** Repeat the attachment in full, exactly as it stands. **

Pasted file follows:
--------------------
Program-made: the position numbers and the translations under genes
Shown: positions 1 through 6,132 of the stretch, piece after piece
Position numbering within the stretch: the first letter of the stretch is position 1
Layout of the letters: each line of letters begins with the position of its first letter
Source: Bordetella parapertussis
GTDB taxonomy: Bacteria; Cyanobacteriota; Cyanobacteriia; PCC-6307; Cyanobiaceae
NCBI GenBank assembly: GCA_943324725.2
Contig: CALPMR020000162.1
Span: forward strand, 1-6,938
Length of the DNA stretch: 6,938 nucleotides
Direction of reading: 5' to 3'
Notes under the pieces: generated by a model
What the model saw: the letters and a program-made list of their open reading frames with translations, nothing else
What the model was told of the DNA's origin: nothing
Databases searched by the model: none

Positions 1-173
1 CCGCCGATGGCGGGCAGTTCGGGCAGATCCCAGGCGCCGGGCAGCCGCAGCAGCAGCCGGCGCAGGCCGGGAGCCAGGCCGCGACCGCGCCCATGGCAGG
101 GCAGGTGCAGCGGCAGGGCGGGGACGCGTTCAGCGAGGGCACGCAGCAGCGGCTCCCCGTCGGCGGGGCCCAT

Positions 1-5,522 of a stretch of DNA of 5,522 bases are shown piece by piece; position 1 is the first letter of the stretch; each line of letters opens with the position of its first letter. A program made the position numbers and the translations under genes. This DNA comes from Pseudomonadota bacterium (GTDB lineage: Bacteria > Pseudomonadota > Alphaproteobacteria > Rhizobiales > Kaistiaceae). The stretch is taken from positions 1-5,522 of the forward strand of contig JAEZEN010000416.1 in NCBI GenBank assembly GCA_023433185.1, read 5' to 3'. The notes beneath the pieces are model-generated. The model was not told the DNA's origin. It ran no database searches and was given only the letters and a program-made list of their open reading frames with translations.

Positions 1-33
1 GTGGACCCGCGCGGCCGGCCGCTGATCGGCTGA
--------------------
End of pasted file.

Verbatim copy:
Program-made: the position numbers and the translations under genes
Shown: positions 1 through 6,132 of the stretch, piece after piece
Position numbering within the stretch: the first letter of the stretch is position 1
Layout of the letters: each line of letters begins with the position of its first letter
Source: Bordetella parapertussis
GTDB taxonomy: Bacteria; Cyanobacteriota; Cyanobacteriia; PCC-6307; Cyanobiaceae
NCBI GenBank assembly: GCA_943324725.2
Contig: CALPMR020000162.1
Span: forward strand, 1-6,938
Length of the DNA stretch: 6,938 nucleotides
Direction of reading: 5' to 3'
Notes under the pieces: generated by a model
What the model saw: the letters and a program-made list of their open reading frames with translations, nothing else
What the model was told of the DNA's origin: nothing
Databases searched by the model: none

Positions 1-173
1 CCGCCGATGGCGGGCAGTTCGGGCAGATCCCAGGCGCCGGGCAGCCGCAGCAGCAGCCGGCGCAGGCCGGGAGCCAGGCCGCGACCGCGCCCATGGCAGG
101 GCAGGTGCAGCGGCAGGGCGGGGACGCGTTCAGCGAGGGCACGCAGCAGCGGCTCCCCGTCGGCGGGGCCCAT

Positions 1-5,522 of a stretch of DNA of 5,522 bases are shown piece by piece; position 1 is the first letter of the stretch; each line of letters opens with the position of its first letter. A program made the position numbers and the translations under genes. This DNA comes from Pseudomonadota bacterium (GTDB lineage: Bacteria > Pseudomonadota > Alphaproteobacteria > Rhizobiales > Kaistiaceae). The stretch is taken from positions 1-5,522 of the forward strand of contig JAEZEN010000416.1 in NCBI GenBank assembly GCA_023433185.1, read 5' to 3'. The notes beneath the pieces are model-generated. The model was not told the DNA's origin. It ran no database searches and was given only the letters and a program-made list of their open reading frames with translations.

Positions 1-33
1 GTGGACCCGCGCGGCCGGCCGCTGATCGGCTGA